TERRE HAUTE —
The path to yesteryear was guarded by sheep Saturday, as thousands flocked to Fowler Park.
The 40th Annual Fowler Park Pioneer Days met a cool autumn morning, and visitors to Vigo County’s southern park wore jackets and sweatshirts while on the grounds. More than 150 volunteers dressed in period costumes from the 1850s, offering demonstrations and samples of their crafts.
Keith Ruble, superintendent of the Vigo County Parks and Recreation Department, worked yellow poplar logs with a broad ax as a flock of sheep grazed nearby. Goats and donkeys were also on the grounds, and horse-drawn carriage rides were available. Meanwhile, smoke from campfires drifted through the cool air.
About 3,000 visitors would come through the park that day, Ruble said, estimating a similar crowd expected today. Festivities begin at 9 a.m. and end at 5 p.m. Parking is $2 for each full day.
Ruble, dressed in the clothes of a 19th century workman, demonstrated the process of “hewing” or “cheeking” a log, slicing it down its length to produce a flattened side. That flattened side, he explained, allowed rain to run straight down to the ground. The process is quite labor intensive, and settlers used chalk lines to guide their axes down the log, keeping them straight.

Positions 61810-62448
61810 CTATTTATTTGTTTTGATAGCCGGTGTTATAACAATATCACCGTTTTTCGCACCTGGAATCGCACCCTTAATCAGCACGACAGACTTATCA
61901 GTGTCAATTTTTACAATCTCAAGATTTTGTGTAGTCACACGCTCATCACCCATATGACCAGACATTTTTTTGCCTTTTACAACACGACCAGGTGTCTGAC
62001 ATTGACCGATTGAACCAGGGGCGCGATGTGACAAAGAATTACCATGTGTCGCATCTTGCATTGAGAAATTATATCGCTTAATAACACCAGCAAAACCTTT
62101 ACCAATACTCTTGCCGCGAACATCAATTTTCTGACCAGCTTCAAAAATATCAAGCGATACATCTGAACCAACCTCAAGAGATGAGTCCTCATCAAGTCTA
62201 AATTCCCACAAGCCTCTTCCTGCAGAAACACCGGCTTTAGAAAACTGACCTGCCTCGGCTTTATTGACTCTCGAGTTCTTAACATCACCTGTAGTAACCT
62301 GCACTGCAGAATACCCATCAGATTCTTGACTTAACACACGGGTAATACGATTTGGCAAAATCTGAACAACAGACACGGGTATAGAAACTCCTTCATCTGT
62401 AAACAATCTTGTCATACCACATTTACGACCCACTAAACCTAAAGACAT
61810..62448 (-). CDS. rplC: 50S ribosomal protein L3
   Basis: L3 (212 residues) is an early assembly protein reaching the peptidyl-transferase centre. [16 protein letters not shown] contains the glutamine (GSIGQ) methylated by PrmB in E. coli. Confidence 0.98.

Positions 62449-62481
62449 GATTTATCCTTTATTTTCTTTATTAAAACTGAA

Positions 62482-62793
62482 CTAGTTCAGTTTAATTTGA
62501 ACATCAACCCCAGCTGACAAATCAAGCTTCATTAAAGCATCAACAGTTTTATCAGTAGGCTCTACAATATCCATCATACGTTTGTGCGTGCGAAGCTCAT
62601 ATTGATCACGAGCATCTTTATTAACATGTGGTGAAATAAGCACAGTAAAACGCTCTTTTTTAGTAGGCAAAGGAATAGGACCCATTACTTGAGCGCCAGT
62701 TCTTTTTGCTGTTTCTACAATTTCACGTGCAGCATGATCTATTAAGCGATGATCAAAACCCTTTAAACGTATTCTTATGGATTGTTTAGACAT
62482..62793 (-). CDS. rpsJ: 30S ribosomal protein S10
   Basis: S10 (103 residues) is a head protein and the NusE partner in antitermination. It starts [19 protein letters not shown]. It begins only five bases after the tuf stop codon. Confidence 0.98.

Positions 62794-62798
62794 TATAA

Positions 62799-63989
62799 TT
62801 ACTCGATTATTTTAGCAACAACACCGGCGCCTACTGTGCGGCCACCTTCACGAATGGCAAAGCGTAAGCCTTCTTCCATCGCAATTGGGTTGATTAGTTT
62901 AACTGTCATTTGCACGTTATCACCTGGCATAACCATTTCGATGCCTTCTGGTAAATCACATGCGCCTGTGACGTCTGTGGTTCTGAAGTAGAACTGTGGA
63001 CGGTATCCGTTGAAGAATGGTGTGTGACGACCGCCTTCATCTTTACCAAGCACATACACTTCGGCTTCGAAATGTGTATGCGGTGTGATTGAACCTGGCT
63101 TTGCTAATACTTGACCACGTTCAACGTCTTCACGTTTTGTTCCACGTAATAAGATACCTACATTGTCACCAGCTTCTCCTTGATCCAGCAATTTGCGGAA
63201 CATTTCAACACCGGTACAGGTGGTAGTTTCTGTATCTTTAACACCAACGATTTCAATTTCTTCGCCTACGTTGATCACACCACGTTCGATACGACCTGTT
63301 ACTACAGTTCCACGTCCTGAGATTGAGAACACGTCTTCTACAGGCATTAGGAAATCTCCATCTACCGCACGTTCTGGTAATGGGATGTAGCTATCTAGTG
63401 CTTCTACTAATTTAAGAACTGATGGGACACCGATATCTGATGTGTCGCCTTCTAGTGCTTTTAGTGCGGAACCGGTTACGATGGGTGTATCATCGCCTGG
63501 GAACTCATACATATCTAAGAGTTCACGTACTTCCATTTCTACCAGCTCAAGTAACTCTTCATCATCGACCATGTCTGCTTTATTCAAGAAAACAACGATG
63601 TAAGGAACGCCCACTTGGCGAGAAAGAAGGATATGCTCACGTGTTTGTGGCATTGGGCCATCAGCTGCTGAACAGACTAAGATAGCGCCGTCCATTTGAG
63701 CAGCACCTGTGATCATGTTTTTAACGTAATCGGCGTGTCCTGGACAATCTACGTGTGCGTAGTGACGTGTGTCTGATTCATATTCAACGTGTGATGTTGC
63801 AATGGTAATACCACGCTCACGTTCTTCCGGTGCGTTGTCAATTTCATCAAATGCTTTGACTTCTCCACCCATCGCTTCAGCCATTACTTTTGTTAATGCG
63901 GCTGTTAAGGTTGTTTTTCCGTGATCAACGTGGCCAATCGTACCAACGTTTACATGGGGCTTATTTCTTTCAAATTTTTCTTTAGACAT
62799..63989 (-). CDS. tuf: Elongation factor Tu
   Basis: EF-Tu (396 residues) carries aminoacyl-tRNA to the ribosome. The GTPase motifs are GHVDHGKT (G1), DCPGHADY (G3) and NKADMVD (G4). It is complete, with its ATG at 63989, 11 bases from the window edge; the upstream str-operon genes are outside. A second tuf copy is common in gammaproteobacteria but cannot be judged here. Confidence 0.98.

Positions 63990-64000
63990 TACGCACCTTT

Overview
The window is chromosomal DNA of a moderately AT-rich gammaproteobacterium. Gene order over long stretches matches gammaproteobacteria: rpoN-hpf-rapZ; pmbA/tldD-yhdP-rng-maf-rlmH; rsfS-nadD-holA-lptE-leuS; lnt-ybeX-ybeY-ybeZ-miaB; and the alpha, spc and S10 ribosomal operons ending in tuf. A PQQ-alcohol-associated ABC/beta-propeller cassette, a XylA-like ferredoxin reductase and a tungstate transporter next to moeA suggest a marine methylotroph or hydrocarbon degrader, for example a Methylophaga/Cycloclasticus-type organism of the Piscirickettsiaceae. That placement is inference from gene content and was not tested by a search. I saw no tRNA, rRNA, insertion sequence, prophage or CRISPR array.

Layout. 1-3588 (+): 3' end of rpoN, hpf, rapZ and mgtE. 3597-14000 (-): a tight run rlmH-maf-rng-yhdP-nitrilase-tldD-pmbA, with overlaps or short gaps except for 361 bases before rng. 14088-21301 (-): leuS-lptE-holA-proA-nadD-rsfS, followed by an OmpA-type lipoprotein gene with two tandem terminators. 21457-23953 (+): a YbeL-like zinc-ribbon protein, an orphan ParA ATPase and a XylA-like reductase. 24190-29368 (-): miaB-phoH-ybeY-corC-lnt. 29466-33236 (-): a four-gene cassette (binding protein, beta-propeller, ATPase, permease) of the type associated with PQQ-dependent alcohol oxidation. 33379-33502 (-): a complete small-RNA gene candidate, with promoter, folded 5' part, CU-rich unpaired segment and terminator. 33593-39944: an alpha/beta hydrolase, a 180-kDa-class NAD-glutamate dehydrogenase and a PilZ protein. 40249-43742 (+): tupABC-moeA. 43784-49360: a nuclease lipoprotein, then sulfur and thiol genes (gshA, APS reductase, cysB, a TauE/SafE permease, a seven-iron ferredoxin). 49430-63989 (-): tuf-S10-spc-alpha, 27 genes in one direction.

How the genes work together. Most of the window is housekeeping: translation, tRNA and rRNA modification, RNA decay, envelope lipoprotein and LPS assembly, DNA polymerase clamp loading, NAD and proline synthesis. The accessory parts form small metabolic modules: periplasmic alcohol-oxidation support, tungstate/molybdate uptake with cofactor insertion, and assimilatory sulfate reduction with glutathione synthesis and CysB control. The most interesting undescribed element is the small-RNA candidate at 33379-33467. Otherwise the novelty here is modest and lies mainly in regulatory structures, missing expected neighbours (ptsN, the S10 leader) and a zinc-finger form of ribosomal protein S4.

“The old saying was ‘hew to the line,’” he said, adding Poplars are the state tree and make for good cabin logs. Termite resistant and long, the trees grow straight much like a telephone pole, he said.
Hands-on activities were hosted on the grounds and crafters encouraged visitor participation. Inside the Graber Cabin, members of the Lee family demonstrated their baking skills over a fire place.
Jane Lee and her two granddaughters, Madison, 13, and Lacie, 6, used a “reflector oven” to make cookies and bread from homemade dough. The oven, Jane explained, reflects the heat from the fire when placed inside the hearth.
Madison, a student at Honey Creek Middle School, said she’s been volunteering with her grandmother at the annual event for years.
“It’s fun,” she said, helping her cousin Lacie. Both girls wore shawls and dresses of 19th century pioneers. “I like the surroundings.”
In addition to samplings of bread and cookies, visitors can purchase food inside the Traders Market or from vendors throughout the park.
Brian Boyce can be reached at 812-231-4253 or firstname.lastname@example.org.
Check it out
• Pioneer Days continue today. Fowler Park is just east of U.S. 41 south of Terre Haute. Directional signage is visible from the highway. Parking is $2 for the day. Activities begin at 9 a.m. and end at 5 p.m.